A 19th century straw splitter of the more unusual paddle shapeds. it has two cutters for splitting the straw one divides the straw into four sections and the other five sections.
It measures 11cm h a 3.5cm w at the base.
There have been many different English men, (at least half a dozen), who claim to have invented the humble straw splitter. But it is now widely accepted that it was invented by a French Prisoner of War whilst in England, documents refer to it being invented at Yaxley Barracks near Stilton around 1803-1806.
It was a fantastic tool for splitting straw, rather than by using knives, which was laborious and inconsistent and not possible to cut it very fine.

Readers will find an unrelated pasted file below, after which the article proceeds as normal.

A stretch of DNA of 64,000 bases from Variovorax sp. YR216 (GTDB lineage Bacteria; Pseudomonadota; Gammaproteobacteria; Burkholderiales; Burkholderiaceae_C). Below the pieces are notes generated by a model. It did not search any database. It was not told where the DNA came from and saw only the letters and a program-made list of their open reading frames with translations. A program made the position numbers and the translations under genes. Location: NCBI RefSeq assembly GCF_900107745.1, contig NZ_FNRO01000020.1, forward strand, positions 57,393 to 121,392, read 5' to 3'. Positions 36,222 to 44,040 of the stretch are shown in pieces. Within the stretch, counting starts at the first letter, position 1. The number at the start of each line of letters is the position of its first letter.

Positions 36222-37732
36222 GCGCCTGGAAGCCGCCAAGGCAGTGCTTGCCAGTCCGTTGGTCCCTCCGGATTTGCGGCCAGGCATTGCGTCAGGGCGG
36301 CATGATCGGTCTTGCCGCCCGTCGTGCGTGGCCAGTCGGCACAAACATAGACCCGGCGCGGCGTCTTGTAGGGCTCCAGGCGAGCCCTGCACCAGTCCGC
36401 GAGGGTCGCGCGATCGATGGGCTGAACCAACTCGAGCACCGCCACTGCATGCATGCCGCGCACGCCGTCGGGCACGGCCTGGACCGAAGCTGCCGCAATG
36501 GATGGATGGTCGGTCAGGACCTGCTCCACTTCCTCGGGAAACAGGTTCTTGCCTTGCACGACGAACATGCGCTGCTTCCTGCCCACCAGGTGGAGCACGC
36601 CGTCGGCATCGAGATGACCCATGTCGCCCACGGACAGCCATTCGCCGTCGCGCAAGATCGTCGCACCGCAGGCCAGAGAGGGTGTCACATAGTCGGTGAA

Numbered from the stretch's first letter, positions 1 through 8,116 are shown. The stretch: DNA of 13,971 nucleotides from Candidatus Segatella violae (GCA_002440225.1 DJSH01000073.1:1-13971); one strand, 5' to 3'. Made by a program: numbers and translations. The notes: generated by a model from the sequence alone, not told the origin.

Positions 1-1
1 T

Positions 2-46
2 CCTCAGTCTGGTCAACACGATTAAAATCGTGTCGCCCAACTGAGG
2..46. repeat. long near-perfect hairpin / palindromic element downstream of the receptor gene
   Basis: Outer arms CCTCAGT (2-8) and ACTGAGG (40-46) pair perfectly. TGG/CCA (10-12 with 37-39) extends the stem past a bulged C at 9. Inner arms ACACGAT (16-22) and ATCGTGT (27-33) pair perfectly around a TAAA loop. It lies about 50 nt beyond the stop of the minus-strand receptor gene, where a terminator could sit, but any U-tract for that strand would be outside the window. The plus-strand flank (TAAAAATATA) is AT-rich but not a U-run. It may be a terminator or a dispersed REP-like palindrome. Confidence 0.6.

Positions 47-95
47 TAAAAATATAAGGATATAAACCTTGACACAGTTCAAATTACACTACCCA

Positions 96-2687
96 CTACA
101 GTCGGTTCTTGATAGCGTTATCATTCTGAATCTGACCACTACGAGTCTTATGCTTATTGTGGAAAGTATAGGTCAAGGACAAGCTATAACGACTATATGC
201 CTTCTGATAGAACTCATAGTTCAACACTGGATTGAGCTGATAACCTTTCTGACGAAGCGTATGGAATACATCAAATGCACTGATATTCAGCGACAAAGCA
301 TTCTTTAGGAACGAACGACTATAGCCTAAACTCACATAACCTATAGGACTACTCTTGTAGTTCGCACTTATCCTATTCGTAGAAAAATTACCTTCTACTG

The straw splitter is a very simple tool consisting of circular central pins from which small knives or blades radiated out, from three to ten blades., like spokes.
The central pin was used as a guide and a dampened straw was pushed through the blades where it was sliced into thin slithers.
After splitter the straw would be flattened by rollers so that it would then be ready for plaiting.
The prisoners would use both the shiny yellow outside of the straw or the white inside of the straw or alternate between the two.
This little invention enabled the French Prisoners to produce very fine plait which in turn was used to make very skilful straw boxes, cabinets etc. which were in very high demand at the time.
This paddle straw splitter dates from around 1830-40 and it should be remembered for its importance in the straw plaiting industry.